The total cost of the powerflush can be from a man-in-van offering to do it for just a few hours labour and the cost of hiring a powerflushing machine (from £300) to paying a specialised company, who own the equipment and more familiar with different scenarios they may come across on different heating systems (from £400). Most often, a powerflush is completed in a day. Smaller systems require just half of the day. Time taken to powerflush will depend on how often the engineer carries out a powerflush, as someone hiring the equipment and not too familiar or confident with its operating, may take longer than someone who does this daily.
Other factors affecting the cost are;
How much labour costs to power flush
Average total labour cost
Powerflush 7 radiators
Powerflush 12 radiators
Pre-treat a blocked system and then powerflush 10 radiators
Powerflush 12 radiators and change a circulatory pump
A big concern is whether a system is too old to handle a powerflush or if the powerflush will result in leaks, with high pressure bursting through old pipework. As long as your central heating system has water running through the boiler, and a circuit of pipework, it is suitable to be powerflushed.
Powerflush cleaner chemicals are mostly non-acidic therefore are safe and do not cause any damage to copper or plastic pipes (there is an acid option for a more vigorous clean and heating engineers will then neutralise the system with neutralising crystals afterwards but if your system is fragile they will not use this option).
A boiler, for safety reasons, is designed to handle water pressure of up to 4.5 bar. The maximum pressure of a power flushing pump will never exceed much more than 2 bar of pressure, therefore it is not putting the central heating system under any unnecessary stress. Worst case, is removing the sludge, the sludge might be eating its way through radiators and the debris acting as a cork, so once the debris has been removed, this may expose existing pin-holes in radiators. These would eventually become apparent, with or without a powerflush, as eventually the rust eating through would be too big a hole to ‘self-seal’.
It is suggested that a powerflush is carried out on a system every 5 - 6 years. This will prolong the life of the boiler. During this time span, it means that any build up of sludge that starts after an initial powerflush will be flushed out again to avoid solid blockages forming over the years.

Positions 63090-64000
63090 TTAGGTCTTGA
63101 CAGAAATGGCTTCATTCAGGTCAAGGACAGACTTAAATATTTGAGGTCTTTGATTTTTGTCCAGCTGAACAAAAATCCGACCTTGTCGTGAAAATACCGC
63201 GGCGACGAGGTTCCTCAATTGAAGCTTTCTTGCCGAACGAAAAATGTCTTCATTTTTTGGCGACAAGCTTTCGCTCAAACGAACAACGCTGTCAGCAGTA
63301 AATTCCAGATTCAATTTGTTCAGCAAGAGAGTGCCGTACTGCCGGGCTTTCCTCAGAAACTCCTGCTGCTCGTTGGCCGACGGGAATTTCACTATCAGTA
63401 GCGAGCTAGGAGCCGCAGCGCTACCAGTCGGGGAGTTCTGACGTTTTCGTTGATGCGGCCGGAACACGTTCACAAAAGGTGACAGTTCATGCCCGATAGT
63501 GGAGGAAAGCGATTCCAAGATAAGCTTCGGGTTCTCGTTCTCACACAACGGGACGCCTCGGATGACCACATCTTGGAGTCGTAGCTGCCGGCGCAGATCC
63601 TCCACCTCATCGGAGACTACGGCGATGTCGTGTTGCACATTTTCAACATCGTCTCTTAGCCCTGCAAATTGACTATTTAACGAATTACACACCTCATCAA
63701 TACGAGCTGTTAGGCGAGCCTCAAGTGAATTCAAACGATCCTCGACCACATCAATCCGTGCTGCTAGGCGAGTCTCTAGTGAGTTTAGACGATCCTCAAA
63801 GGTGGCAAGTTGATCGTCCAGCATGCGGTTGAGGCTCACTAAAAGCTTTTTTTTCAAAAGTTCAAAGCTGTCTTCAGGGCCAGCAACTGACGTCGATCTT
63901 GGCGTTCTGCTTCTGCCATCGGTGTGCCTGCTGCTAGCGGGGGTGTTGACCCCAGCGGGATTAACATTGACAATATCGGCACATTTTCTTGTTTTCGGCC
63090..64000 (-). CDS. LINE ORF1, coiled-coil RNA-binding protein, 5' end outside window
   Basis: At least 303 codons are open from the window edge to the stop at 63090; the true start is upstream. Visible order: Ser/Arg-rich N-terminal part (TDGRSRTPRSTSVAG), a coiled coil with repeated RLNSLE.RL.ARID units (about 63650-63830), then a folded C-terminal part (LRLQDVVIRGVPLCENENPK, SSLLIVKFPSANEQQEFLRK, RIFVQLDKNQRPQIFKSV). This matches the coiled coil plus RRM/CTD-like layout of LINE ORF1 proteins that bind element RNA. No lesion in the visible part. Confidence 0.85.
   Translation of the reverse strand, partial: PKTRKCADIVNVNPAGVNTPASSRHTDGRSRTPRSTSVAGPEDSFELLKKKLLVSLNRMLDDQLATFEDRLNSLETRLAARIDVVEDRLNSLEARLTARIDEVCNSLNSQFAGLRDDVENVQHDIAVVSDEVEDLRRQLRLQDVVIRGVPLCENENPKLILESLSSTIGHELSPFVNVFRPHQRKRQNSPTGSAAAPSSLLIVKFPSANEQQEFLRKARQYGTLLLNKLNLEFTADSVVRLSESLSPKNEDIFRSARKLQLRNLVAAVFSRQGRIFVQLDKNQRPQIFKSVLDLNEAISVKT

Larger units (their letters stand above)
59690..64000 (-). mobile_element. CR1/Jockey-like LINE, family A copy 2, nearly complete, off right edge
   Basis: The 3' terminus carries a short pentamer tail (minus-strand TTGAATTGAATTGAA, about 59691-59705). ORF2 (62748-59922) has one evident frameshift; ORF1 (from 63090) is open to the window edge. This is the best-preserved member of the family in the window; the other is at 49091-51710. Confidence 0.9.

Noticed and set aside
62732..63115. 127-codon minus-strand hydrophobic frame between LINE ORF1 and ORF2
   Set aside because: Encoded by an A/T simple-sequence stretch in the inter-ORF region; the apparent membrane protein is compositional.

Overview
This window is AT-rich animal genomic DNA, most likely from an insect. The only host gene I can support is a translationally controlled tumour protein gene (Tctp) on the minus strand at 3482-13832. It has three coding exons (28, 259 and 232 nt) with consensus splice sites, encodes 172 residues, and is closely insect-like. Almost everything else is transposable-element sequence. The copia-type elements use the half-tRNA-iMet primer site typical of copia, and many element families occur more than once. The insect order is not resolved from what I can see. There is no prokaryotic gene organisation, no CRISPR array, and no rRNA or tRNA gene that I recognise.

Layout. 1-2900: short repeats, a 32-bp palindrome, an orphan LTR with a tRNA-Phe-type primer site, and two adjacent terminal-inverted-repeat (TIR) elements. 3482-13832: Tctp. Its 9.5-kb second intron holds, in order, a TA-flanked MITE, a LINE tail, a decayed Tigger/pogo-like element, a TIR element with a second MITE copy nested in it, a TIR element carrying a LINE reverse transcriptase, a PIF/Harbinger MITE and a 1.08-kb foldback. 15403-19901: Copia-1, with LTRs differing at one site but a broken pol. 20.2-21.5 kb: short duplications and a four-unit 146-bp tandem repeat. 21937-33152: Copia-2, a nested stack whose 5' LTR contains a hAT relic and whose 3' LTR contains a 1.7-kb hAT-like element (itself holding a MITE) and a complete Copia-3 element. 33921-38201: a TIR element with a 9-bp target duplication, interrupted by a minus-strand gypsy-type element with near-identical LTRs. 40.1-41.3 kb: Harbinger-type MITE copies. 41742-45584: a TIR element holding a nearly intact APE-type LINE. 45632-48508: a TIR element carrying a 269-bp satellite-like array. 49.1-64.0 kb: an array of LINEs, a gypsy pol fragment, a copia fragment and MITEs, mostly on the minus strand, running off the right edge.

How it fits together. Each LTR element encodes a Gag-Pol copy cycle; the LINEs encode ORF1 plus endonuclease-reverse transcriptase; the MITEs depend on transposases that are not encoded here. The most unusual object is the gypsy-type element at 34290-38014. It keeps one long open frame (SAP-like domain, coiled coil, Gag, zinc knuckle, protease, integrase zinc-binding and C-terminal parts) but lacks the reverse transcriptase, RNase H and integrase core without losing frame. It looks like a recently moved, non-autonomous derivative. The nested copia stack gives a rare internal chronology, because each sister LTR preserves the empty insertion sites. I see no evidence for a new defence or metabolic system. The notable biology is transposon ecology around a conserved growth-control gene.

A powerflush is also needed when a new boiler is being installed. A new boiler’s components, like a heat exchanger, diverter valve, pump… will be protected by not having sludge debris running through the boiler. If a brand new boiler is installed into a dirty system, within two years you might need to replace a burnt-out pump or damaged heat exchanger, ruined from sludge.
Systems that are prone to debris, perhaps badly plumbed in pipework that draws in air, microbore systems where the pipework is so thin that it only takes a tiny bit of debris to block the system or single pipe systems where there is no real control of where to send the chemical water during the powerflush but more on only where the system will allow the flow, these types of systems may need a powerflush more frequently than standard systems to maintain the boilers and keep heat reaching radiators. Microbore systems can be effectively powerflushed but might just need a bit more attention and time of the day from the heating engineer carrying out the flush. For best results with microbore, single pipe or badly blocked systems is to actually put the chemical cleaner in a few weeks before the intended powerflush to really give the chemicals a chance to circulate and start breaking down debris blockages.
However often your system is powerflushed, it is good practice to yearly top the system up with a corrosion inhibitor. This will not prevent corrosion but will slow down the pace of it re-building.